Post   » Sat Jan 19, 2008 11:45 am


In our home, the magic number is two. Sullivan was just shy of two years old when he developed his first stone. Gilbert was two. Tom was two when he passed his stone. Widget is just shy of two.

There must be some magic hormonal transformation that makes guinea pigs susceptible to producing them right around that time.

No passed stone in the cage yet - but Widget is drinking and happy and perky, so that's good at least.

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Amy0204
We miss our sweet Oreo

Post   » Sat Jan 19, 2008 12:13 pm


Is it possible there's something in the water that's causing this? It just seems unusual that they drink so much of it, then develop the stones.

TwoWhitePiggies

Post   » Sat Jan 19, 2008 12:49 pm


Jim went to our local water treatment plant and talked with them. I can't remember the unit of measurement they use, but from what I remember, drinking water is allowed to have up to 200 parts per (?) calcium in it, and ours only has 20 parts per (?). We would be in serious trouble if we were on well water around here, because our ground has so much limestone, and many humans who drink well water around here develop bone spurs.

I am going to call K-State on Tuesday and see about having our water analyzed, though.

I am also wondering about geographically mapping locations of pigs that develop stones. Maybe all of the ones here in Kansas originated from a 4-H litter years ago, whereas the guinea pigs in Wyoming are a heartier bunch.

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Bugs Mom

Post   » Sat Jan 19, 2008 1:00 pm


I've been reading the various postings on this and it seems to be a really heartbreaking problem. I don't know if my info helps or clouds the issue but:

5 1/2 year intact female. X-rays and ultrasounds taken at UC Davis as well as her vets a few months ago show no signs of either sludge or stones. She stopped drinking water after her 4th birthday and gets her hydration from lettuce etc. When she did still drink she got Brita filtered water.

I wonder why some don't seem to develop this problem.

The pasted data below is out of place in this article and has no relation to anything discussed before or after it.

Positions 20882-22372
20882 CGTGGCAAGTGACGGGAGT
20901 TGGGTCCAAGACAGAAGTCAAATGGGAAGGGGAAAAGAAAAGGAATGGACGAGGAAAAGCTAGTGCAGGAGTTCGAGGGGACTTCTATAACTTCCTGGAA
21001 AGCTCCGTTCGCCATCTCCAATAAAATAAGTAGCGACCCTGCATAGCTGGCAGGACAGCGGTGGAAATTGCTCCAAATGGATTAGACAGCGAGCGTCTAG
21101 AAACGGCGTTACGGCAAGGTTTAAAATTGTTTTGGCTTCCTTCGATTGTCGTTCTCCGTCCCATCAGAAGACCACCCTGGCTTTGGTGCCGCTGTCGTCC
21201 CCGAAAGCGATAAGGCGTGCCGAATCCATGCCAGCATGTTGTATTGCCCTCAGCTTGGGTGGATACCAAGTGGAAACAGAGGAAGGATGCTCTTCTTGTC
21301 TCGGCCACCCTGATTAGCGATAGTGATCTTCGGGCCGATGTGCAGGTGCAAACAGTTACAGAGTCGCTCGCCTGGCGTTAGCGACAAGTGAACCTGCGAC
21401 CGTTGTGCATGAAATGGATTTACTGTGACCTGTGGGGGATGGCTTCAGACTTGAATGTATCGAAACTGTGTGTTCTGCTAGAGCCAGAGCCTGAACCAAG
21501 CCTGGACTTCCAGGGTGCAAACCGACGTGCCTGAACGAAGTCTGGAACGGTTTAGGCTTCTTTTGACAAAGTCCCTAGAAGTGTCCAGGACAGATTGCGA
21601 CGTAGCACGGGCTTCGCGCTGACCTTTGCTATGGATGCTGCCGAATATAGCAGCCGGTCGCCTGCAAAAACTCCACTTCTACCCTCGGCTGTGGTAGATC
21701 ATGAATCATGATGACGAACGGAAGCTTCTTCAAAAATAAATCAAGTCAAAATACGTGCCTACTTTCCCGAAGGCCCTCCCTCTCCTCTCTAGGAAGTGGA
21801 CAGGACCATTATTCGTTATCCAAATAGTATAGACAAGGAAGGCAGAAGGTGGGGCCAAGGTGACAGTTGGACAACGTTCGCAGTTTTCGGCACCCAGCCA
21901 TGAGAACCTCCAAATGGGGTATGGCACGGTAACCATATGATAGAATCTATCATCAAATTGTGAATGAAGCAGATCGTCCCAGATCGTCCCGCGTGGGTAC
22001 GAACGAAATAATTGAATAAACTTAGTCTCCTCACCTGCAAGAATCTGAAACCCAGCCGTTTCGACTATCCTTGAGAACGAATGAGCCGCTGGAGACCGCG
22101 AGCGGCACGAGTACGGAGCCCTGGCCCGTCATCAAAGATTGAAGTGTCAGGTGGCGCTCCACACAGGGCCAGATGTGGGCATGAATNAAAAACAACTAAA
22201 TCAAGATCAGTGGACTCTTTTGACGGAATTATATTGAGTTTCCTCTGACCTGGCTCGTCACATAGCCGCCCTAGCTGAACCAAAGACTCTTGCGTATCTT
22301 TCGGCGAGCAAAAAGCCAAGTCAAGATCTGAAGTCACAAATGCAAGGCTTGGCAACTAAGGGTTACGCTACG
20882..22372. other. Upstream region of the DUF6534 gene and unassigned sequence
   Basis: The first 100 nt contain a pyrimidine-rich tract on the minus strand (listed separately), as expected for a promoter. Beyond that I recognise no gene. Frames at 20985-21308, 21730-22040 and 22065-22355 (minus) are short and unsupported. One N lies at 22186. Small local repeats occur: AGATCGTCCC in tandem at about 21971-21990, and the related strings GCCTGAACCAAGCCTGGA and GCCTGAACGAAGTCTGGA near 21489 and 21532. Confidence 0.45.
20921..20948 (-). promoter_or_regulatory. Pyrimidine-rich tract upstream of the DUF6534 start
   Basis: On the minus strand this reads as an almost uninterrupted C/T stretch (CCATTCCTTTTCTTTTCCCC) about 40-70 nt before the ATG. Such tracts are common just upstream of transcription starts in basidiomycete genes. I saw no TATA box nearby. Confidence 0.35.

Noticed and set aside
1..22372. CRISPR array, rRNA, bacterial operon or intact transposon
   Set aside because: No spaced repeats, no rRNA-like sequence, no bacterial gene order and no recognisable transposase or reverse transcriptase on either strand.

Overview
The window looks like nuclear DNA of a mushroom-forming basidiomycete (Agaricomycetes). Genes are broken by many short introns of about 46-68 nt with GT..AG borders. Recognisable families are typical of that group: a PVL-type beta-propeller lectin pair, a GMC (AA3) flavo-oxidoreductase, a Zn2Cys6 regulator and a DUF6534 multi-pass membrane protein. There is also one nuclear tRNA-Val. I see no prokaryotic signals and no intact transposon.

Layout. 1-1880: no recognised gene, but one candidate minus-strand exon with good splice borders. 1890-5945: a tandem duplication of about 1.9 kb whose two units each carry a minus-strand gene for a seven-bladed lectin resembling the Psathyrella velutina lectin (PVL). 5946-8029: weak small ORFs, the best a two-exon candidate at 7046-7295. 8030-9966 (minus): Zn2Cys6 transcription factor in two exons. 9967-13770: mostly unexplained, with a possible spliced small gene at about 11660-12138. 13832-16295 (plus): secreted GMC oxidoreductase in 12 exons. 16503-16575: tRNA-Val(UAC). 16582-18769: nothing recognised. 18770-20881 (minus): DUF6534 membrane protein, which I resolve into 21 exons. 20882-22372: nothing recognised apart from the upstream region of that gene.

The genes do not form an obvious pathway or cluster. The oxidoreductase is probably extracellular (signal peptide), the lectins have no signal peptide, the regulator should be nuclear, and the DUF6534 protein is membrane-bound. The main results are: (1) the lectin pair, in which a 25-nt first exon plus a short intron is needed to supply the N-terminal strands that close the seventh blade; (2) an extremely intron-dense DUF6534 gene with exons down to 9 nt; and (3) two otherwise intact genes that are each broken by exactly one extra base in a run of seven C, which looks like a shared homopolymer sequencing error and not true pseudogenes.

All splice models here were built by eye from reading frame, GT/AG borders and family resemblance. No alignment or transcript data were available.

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Lynx
RESIST

Post   » Sat Jan 19, 2008 2:34 pm


Excess calcium seems to be normally excreted through urine, not passed through the droppings. There is something that encourages the stones to form, the calcium to join together instead of allowing it to pass like a milky liquid. Seems some pigs have sludge which are larger particles. If we could just keep the calcium suspended and it never precipitated out, the pigs would not form stones. I think this is the theory on giving lots of fluids, giving subcutaneous fluids. Diluting things and flushing them away.

Hydrohoki

Post   » Sat Jan 19, 2008 2:43 pm


I'd be interested for those who have the full water tests of the water they give their pig (tap water for most or the water after britta) in compiling the results. I can look at trends in the water composition as a function of stone pigs and non stone pigs. I'd need about 3 of each minimum though (preferable more). People who have well water should have this information.

If this data is available there are lots of things I can look at as to why the calcium might be precipitating (saturation indices, mineral precipitation, etc). No guarantee I'll find anything, but this is the kind of stuff I do at work all the time (ie, why is iron precipitating here and not there sort of stuff).

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Lynx
RESIST

Post   » Sat Jan 19, 2008 2:55 pm


Water alone cannot explain it. Really. I think the genetic component (how guinea pigs insides work) that causes this to happen. There are pigs drinking calcium free water that develop stones.

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sef1268

Post   » Sat Jan 19, 2008 3:21 pm


I tend to agree with Lynx, I think there is a strong genetic component to all of this. Has to be. All three of our "stone" pigs - Sebastian, Zachary and Sidney - were from our local pet store, back before we started adopting. They *could* have a genetic link; impossible to know for sure. It just seems strange that *so far* (and knocking wood) they are the only ones to develop stones.

It's why I'm considering taking a couple of our non-pet store pigs in for x-rays, just to see if they are forming stones, too. If not, it make a stronger case for genetics vs. environment where my guys are concerned.

Hydrohoki -- I have our latest water quality report, as well as the one from last year. Would you want me to email one or both to you on Monday to see if you spot anything unusual? We use a Brita filter on our tap.

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Mum
I GAVE, dammit!

Post   » Sat Jan 19, 2008 3:48 pm


All three of our "stone" pigs - Sebastian, Zachary and Sidney - were from our local pet store, back before we started adopting.
Probably from the same breeder, therefore a strong likelihood of a genetic issue.